Mechanics of Compounded Explosives for Enhanced Checkpoint Detection [MERGED W/R2-A3]

Download Project Report (Phase 2, Year 3)


Project Description

This project is an important element of the overall ALERT strategy to enhance air travel security. Like project R2-A.1, it is focused on checkpoints by contact sampling of carry-on baggage. Existing methods for contact sampling use traps that are applied manually to extract explosives residue from suspicious bags. These traps are then placed in an ion mobility spectrometer (IMS), where any explosive residue is desorbed from the trap when the temperature is raised to roughly 250°C over a period of approximately 8 seconds. Commercial off-the-shelf (COTS) traps are optimized to survive repeated exposure to the IMS desorber, but not to extract residue from the surfaces being interrogated.

Considerable effort has been placed on finding ways to improve the sensitivity, accuracy, and response time of IMS tools. However, these efforts have been undertaken without a great deal of consideration of the essential first step in residue detection, which is extraction of the residue from the surface of interest. This project directly addresses this key step by pursuing rational trap design intended to optimize trap properties leading to superior residue harvesting from surfaces.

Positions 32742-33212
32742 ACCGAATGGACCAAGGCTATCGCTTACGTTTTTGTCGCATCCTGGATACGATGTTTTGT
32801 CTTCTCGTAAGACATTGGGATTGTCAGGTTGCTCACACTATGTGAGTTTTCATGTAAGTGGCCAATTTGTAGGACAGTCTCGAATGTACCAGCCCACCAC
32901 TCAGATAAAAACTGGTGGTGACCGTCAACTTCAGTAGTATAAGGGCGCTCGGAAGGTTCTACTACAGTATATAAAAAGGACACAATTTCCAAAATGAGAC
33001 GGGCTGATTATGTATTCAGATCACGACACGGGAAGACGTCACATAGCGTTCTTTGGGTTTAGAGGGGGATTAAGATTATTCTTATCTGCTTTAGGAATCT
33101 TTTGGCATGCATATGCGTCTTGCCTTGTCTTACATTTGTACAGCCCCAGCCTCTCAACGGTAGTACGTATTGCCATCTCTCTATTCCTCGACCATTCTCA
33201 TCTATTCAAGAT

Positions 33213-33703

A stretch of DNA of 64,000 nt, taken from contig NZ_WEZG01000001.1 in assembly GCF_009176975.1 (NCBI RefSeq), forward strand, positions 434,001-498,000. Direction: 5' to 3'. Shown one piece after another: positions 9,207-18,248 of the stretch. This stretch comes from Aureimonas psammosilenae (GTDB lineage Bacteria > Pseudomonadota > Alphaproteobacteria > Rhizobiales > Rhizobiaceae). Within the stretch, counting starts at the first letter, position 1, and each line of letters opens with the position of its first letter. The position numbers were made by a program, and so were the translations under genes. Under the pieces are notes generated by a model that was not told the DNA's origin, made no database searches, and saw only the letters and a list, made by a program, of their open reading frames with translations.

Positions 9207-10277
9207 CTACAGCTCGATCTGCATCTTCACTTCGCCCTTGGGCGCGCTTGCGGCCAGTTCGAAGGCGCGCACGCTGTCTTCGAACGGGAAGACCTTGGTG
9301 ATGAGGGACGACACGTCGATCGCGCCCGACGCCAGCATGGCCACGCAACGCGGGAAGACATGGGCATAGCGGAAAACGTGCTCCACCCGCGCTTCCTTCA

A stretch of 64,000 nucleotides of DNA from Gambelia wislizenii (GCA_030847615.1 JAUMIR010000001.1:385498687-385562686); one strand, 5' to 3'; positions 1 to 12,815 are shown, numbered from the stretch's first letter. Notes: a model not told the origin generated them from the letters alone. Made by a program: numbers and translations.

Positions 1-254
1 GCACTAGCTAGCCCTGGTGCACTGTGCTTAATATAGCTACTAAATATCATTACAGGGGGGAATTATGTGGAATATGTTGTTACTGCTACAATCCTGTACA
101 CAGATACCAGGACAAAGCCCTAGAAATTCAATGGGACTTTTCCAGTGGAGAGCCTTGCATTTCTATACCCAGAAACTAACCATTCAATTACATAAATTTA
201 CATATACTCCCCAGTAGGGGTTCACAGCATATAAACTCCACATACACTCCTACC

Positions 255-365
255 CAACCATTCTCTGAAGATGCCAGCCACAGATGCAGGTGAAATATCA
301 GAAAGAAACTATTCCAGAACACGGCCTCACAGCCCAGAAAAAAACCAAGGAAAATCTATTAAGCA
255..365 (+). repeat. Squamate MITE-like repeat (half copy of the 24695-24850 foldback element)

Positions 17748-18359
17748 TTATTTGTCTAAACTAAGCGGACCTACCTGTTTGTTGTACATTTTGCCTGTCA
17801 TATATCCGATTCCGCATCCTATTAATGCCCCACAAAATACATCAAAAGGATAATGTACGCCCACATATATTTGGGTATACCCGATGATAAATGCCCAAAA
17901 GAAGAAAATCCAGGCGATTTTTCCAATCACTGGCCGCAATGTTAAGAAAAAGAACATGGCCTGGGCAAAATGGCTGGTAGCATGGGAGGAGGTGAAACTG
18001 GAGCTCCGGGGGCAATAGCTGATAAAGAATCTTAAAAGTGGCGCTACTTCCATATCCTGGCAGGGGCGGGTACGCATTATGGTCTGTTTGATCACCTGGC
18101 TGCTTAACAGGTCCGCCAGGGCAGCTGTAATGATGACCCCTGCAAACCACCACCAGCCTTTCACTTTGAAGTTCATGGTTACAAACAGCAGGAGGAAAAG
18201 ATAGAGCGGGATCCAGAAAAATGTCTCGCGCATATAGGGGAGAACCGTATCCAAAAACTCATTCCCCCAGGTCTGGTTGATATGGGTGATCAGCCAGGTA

This project explores the mechanical properties of compounded explosives, such as C4 and Semtex, for several reasons. First, by understanding the mechanics of these compounds, it is possible to identify the controlling processes in contact sampling, which is a critical step in determining effective detection. Second, understanding the mechanics allows optimization of swab design. Third, understanding the mechanics allows optimization of swabbing protocols. Finally, understanding the contact mechanics and the mechanics under load allows us to develop benign surrogates that can be used in place of live explosives during the development of sampling/detection schemes.

This last capability is significant. At present, the community that is developing contact sampling methods is limited substantially by difficulties associated with obtaining live explosives to use in their laboratories. A benign surrogate that presents the proper key behaviors would dramatically improve the ability of researchers worldwide to develop best-in-class technology to improve trace explosives detection.


The benign surrogate has considerable value as a training aid for TSA operators to reduce false positives.
Biennial Review
Project Leader
  • Stephen P. Beaudoin
    Purdue University

Students Currently Involved in Project
  • Melissa Sweat
    Purdue University